To get an intuition, following [21], consider a presheaf F in I where F(A) is a set of programs that only use the memory locations in A. For any injection, f : A ^ B, the action F(f) : F(A) ^ F(B) renames the memory locations that the programs use. Alternatively, following [29], consider the case where F(A) is a set of n-calculus processes that only use the channels in A.

As well as the cartesian structure of Example 2.1, we also have the following additional promonoidal structure on I.

• For A in I, let J (A) = 1, the one-element set; for A, B, C in I, let

P(A, B, C) = {(f, g) I f: A ~ C, g: B ~ C and im(f) n im(g) = 0} .

The identity and associativity isomorphisms are fairly straightforward (see Sec. 5.1). Let (<g), be the induced symmetric monoidal closed structure on I, and let (x, be the cartesian closed structure. To understand the monoidal product, notice that (F <g) A)(A) = {(x, a) | a £ A, x £ F(A \ {a})}. As for the closed structures, notice for any atom z £ A, we have two bijections (see e.g. [7,28]):

[A ^ F](A) = F(A U{z}) [A ^ F](A) = (F(A))a x F(A U{z}) . (1)

For instance, a model for local state includes a presheaf F in I and a map block: V x [A ^ F] ^ F (for some set V of values, regarded as a constant presheaf). This can be thought of as follows: for every finite. set A of locations, and every new location z £ A, there is a map block a : V x F (A U {z}) ^ F (A) taking a value and a program involving locations (A U {z}), and returning a program with locations A, i.e. with the location z made local.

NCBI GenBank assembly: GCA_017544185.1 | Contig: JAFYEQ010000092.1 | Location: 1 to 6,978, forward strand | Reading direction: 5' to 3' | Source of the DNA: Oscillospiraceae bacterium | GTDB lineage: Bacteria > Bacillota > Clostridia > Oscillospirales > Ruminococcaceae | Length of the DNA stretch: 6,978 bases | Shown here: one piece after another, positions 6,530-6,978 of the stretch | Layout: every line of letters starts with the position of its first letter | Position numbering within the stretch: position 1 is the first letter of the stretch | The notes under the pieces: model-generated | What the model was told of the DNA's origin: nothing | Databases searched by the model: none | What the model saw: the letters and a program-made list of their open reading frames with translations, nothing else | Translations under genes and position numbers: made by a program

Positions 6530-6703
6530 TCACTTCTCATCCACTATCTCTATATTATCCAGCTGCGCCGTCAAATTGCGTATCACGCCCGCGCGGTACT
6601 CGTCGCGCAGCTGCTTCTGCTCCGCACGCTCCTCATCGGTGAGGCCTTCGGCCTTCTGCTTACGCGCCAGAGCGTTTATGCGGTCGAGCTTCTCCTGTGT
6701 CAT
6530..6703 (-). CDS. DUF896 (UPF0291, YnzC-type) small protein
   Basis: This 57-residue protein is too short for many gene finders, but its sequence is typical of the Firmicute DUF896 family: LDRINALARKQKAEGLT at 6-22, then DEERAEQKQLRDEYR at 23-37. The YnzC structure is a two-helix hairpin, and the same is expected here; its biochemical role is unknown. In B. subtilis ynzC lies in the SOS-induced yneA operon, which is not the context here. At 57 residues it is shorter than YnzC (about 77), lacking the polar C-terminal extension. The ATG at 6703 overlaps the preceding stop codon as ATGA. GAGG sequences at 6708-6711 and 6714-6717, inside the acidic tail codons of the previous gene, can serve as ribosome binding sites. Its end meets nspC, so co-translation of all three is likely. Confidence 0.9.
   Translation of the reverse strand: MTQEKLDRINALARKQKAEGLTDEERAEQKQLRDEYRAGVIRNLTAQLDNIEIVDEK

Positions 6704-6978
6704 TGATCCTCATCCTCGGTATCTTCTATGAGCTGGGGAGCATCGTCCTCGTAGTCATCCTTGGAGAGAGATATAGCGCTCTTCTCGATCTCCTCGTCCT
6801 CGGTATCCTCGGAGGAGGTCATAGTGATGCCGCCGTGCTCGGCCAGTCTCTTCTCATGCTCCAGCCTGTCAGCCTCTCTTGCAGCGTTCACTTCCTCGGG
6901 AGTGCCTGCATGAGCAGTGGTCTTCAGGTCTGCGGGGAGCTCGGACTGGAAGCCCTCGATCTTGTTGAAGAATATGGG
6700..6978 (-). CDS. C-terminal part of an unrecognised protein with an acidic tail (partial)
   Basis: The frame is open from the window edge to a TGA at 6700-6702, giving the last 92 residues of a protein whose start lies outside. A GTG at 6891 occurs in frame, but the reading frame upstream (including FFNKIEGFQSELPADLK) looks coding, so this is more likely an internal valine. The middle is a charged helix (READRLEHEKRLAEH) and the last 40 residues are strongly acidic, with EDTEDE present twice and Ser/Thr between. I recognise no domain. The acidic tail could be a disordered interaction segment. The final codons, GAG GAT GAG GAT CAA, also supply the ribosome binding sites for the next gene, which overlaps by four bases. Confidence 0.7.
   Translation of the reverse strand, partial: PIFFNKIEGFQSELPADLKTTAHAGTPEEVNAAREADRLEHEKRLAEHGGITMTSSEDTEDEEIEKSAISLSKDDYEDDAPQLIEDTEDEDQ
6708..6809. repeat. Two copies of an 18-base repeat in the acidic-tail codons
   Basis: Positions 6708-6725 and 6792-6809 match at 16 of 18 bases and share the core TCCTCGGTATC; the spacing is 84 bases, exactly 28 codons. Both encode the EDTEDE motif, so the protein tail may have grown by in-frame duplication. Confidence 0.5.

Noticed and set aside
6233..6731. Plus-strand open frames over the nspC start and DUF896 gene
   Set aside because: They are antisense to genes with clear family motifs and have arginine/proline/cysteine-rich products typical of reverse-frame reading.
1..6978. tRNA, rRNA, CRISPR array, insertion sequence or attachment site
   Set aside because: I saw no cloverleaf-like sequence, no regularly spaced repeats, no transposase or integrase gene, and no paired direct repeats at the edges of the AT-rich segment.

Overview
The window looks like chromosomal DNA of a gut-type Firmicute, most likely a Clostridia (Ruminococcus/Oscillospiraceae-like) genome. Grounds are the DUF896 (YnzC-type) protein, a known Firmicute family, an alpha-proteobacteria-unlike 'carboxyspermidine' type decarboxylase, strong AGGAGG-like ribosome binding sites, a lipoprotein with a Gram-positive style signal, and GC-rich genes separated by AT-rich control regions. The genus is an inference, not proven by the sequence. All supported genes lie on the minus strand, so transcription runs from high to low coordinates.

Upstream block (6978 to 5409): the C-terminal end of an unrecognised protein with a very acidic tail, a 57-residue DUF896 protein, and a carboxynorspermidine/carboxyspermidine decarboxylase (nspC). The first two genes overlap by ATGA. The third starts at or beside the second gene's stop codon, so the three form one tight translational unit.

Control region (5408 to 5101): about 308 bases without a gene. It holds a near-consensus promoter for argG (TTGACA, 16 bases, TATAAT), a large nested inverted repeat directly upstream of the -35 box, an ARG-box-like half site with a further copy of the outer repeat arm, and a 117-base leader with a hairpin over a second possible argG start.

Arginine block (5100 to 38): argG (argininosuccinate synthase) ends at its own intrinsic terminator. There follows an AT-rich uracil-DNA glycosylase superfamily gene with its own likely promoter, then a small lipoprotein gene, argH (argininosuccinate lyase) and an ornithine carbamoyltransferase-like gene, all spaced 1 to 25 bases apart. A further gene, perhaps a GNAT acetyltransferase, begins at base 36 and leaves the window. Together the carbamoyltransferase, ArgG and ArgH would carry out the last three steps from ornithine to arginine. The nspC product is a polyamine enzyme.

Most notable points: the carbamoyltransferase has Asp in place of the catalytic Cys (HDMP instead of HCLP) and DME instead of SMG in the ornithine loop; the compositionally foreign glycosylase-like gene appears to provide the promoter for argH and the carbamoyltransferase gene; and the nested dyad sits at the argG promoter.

For an illustration of the cartesian structure, a semantics for the n-calculus involves a presheaf F in I and a map inp: A x [A ^ F] ^ F. For every finite set A of channel names, and every new name z £ A, there is a function

inp: A x (F(A))a x F(A U {z}) ^ F(A)

which constructs an input behaviour from a tuple (a, (xb)beA,xX): the tuple (xb) is a description of what to do with known names (from A); and x describes what to do with the new name z.

2.3 One promonoidal structure for the arrow category

With the aim of understanding the two closed structures of I in one closed structure, we now consider the following category, I^: objects are pairs of finite sets of atoms, (A, Sa), with Sa Q A; a morphism (A, Sa) — (B, Sb) in I^ is an injection f: A ^ B for which f (Sa) Q Sb. In what follows, we write A for the presheaf category Set1 . A promonoidal structure for I^ is given as follows:

• for (A, Sa) in I^, let J (A, Sa) = 1; for (A, Sa), (B, Sb ), (C, Sc ) in I^, let P((A, Sa), (B, Sb), (C, Sc)) = {(f, g) | f: (A, Sa) - (C, Sc), g: (B, Sb) - (C, Sc) and f (A) n g(SB) = 0}.

The functorial action and identity and associativity isomorphisms are defined fairly straightforwardly.

We write (*, [—, =]l, [—, =]r) for the resulting monoidal biclosed structure on A. We investigate this structure in the remainder of this section. First, notice that the promonoidal structure is not symmetric. For instance, there is one element in the set P((1,1), (1,0), (1,1)) but the set P((1, 0), (1,1), (1,1)) is empty.

2.4 Embedding I in A

There are two embeddings i,is: I — A, given on objects by

(i(F ))(A, Sa) = F (A) (is(F ))(A, Sa) = F (Sa)

(for F in I). The functors i and iS are injective on objects and full and faithful. We also consider a projection functor 5: A — I given on objects by 5(X)(A) = X(A, A). It is a retraction of both iS and i, and indeed the three functors are adjoint: